Are you ready to open your workshop? Customer needs have changed significantly during the five weeks of lockdown, and trust has become more important than ever as people seek to ensure they deal with entities that can keep them safe while providing great service.
First things first: before you open your workshop, it is critical that you have a risk strategy in place and you ensure your workshop is ready for business. We are preparing a whole set of Sanitisation Protocol posters for your workshops which will be sent to you by the end of the week. You can print these out and laminate the posters. They are a great reminder for everyone. There are a variety of different options but here is a short summary of each:
All staff are required to undergo a temperature register before entering the premises, and may not enter if a temperature of more than 37.6 degrees Celsius is recorded. The key or touchpads of time systems must be disinfected after every physical interaction. From entry, staff must proceed to a sanitisation station and sanitise their hands, and bags must be handed over to a designated person for sanitisation and storage. Employees will then go to their workstation, remaining at least 1,5m away from colleagues. The workstation, including desk, telephone, and other devices must be sanitised before starting work and should be sanitised again before leaving. If employees have to leave their workstations, they must take care not to touch any handles or stair railings. This process must be repeated every time people exit and reenter the building.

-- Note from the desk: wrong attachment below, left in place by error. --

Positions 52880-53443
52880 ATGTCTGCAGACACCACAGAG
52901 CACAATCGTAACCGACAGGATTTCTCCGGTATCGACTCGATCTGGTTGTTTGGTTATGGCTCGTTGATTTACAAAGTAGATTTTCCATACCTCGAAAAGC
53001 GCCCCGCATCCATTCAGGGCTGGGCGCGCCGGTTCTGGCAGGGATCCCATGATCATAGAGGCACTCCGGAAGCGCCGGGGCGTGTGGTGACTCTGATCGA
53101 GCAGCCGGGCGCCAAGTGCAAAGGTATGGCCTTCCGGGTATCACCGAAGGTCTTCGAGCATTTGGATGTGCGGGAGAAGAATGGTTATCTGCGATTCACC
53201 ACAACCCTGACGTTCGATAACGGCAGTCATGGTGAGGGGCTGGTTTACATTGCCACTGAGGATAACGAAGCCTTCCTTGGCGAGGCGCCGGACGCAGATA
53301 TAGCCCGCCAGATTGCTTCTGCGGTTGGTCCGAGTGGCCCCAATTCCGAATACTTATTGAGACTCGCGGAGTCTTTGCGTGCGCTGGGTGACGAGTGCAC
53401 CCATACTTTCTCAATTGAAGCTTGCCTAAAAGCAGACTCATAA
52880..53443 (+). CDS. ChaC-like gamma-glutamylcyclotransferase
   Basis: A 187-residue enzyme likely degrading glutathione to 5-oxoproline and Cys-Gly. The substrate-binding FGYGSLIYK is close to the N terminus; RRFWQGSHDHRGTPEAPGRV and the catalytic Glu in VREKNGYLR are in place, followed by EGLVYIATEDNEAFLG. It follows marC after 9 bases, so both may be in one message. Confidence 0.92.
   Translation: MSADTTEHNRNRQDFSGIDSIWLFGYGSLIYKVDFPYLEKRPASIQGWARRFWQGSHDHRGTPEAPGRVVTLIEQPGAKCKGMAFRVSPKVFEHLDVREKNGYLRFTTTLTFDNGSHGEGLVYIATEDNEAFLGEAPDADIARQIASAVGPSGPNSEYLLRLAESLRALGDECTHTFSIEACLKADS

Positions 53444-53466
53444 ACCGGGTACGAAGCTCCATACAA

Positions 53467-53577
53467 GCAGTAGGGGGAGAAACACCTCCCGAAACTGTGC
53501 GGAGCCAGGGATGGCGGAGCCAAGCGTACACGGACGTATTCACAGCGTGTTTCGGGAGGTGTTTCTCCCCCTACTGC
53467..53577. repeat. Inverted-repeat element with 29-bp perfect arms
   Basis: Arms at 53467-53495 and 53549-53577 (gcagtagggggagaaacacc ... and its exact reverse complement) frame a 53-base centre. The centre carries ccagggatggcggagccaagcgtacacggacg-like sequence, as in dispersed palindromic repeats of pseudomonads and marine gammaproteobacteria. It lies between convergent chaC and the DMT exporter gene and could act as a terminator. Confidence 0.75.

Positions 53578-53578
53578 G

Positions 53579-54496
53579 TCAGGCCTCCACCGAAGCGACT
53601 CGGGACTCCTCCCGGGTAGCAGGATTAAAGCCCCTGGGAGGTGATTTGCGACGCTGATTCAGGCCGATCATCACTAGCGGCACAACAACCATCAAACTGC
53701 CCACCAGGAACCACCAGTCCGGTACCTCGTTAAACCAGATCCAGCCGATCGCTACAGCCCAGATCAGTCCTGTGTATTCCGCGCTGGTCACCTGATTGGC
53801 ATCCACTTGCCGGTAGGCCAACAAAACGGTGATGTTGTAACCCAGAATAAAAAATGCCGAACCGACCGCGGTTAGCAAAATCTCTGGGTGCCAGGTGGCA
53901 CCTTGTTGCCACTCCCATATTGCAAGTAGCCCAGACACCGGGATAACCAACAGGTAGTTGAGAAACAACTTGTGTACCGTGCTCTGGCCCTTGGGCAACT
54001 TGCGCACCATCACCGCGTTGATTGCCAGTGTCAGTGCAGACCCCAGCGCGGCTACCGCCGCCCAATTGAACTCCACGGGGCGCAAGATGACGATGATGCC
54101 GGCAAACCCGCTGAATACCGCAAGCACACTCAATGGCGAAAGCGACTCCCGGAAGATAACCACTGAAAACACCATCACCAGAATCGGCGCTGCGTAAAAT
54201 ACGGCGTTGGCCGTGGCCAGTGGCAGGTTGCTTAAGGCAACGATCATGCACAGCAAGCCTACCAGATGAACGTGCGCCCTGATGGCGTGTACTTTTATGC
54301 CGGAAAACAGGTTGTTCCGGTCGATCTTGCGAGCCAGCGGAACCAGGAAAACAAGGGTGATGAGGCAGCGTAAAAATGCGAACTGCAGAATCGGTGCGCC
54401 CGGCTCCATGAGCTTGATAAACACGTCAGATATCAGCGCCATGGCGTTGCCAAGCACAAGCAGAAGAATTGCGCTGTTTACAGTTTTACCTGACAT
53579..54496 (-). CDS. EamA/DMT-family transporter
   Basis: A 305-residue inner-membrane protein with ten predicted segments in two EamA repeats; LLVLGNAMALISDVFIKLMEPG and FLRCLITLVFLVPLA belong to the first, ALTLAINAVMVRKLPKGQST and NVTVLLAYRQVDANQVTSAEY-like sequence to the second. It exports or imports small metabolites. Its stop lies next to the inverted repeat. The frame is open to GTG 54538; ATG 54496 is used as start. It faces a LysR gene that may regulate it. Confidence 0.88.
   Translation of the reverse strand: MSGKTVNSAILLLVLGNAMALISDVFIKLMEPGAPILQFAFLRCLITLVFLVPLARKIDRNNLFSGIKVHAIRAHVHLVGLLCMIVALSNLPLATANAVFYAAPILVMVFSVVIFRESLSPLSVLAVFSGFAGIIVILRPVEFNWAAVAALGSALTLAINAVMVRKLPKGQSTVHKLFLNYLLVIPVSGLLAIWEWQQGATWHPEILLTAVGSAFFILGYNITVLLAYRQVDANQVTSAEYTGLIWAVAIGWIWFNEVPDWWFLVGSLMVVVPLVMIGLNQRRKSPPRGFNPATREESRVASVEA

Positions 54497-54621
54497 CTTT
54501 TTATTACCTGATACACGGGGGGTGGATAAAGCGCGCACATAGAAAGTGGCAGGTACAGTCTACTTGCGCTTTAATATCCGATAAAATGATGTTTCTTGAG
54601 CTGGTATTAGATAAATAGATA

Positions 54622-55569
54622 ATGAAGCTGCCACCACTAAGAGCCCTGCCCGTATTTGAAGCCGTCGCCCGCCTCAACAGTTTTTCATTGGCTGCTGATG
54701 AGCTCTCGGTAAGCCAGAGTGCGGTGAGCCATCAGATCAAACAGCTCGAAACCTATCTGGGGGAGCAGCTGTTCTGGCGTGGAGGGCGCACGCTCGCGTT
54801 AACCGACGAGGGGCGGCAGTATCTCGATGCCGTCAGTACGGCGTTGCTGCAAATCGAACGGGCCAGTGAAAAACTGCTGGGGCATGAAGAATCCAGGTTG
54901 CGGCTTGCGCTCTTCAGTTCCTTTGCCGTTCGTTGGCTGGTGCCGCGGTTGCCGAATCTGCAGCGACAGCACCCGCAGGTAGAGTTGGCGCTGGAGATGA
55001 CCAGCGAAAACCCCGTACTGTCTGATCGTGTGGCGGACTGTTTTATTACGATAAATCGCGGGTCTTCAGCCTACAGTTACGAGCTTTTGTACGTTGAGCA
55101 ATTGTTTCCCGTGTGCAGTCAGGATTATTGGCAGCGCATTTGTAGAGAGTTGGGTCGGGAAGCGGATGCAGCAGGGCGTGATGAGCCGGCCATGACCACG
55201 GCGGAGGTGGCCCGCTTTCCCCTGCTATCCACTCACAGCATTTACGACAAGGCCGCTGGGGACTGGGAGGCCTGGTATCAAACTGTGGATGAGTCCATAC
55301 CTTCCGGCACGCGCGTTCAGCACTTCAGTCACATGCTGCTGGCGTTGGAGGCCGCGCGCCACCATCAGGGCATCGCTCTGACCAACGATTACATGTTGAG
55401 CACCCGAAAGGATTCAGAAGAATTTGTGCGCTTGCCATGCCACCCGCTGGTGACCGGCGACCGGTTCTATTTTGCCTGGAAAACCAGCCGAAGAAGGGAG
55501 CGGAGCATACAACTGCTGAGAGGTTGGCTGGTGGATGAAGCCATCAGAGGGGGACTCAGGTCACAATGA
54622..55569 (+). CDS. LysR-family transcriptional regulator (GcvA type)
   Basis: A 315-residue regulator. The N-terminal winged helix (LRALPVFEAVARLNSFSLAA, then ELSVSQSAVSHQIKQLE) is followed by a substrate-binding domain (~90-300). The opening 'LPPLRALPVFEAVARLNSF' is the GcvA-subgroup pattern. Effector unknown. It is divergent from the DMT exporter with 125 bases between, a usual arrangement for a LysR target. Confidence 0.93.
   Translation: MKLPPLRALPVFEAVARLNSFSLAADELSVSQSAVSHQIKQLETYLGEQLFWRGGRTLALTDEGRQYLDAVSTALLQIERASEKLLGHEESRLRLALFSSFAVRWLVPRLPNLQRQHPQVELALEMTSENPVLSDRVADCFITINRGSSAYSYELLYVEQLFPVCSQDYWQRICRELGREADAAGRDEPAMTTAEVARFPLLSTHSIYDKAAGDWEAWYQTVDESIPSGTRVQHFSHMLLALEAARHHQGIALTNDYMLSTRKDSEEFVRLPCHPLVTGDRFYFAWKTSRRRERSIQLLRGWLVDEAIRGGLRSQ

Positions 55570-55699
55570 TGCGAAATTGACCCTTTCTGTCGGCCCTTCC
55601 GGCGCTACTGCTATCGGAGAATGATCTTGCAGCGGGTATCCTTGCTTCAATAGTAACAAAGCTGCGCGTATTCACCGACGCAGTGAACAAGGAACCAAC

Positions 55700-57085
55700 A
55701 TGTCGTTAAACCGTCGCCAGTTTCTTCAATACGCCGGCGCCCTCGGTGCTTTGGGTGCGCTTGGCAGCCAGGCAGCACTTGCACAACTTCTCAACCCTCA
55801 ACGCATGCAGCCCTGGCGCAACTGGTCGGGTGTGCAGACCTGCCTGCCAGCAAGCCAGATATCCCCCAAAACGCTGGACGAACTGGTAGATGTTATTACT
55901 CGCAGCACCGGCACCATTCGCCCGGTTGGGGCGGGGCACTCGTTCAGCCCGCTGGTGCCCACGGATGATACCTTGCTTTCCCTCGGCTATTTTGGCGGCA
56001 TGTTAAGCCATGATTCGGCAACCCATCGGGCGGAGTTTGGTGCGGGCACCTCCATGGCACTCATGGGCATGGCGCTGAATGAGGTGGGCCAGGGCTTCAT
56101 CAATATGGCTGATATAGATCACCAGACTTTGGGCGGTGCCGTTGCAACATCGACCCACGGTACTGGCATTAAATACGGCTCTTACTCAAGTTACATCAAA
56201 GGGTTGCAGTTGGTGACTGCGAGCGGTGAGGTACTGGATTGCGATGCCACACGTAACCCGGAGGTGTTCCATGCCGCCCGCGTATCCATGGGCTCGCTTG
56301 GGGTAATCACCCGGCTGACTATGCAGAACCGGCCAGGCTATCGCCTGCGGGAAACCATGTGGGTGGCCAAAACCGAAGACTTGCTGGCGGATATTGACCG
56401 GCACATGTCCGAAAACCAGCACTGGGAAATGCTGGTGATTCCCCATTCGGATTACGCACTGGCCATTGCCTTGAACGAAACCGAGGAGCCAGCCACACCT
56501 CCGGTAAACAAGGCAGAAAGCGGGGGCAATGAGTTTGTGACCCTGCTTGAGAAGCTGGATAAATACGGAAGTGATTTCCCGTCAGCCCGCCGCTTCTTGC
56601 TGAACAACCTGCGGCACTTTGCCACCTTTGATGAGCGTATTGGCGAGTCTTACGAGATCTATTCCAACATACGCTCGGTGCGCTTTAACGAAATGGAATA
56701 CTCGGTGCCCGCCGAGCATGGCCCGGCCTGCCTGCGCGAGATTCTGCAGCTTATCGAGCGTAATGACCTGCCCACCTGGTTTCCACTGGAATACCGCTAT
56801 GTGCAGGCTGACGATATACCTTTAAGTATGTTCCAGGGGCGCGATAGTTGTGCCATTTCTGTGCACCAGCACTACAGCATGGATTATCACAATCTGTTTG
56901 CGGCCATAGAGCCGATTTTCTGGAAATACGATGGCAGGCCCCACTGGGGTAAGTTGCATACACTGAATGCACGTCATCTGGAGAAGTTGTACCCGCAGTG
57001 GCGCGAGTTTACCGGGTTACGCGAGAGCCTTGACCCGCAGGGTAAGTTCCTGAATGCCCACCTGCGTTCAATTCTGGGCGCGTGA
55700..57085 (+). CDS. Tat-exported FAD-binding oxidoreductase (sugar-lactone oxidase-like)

Employees are reminded to follow hygiene rules, such as coughing or sneezing into a flexed elbow and throwing away used tissues.
Please note that staff may not share tools, equipment, or workstations; nor should they share food or masks.
Masks must be worn at all times, especially while using public transport, and must be washed and dried daily. Damaged masks must be replaced immediately. Staff must make a concerted effort not to touch anything on their daily commute and must try to stay away from other passengers who are coughing and sneezing.
Guidelines are in place for managing deliveries from suppliers, too. All deliveries must be made in a strictly designated delivery area, which is separate from the general production and administrative area. All suppliers are to be screened before entering the building. All parcels and deliveries must be sanitised, and any pen used during the handover must be disinfected, too. Staff must wash their hands immediately after taking delivery.
Workshop owners are to follow strict protocols for handling vehicles, too. Please note that all customer vehicles must be sanitised before entering the workplace production area, including the seats, dashboards, exterior door handles and boot lid handles, and should be sanitised once more before being transferred to the next department, focusing on the areas that have been worked on and the driver position. The exterior door handles, seat, steering wheel, and driver side dashboard must be disinfected again. Only one technician should work on the vehicle from the time it enters the production area. The car must be completely sanitised before it is collected by the customer, and should be locked with keys secured.
Customers must maintain social distancing, keeping a distance of 1.5m between them.
Customers coming to collect their cars must pass through an entrance sanitiser, and the keys must be sanitised before handover. Only the customer may touch the vehicle. If the car is being delivered to the customer’s home or office, the driver must carry a sanitising kit and must sanitise the driver’s position in the presence of the client. The driver’s seat must also be sanitised if the car is driven for any reason.
Please note that if anyone who has tested positive for COVID-19 enters the workplace, the business will be forced to close and all staff will be quarantined. We know this first month is especially difficult. We trust you are considering a phased-in approach to restarting your business. It’s advisable to invite around 30% of staff back to work at the outset; this not only speaks to social distancing requirements but also eases the pressure of paying a full complement of salaries until the business has gained momentum.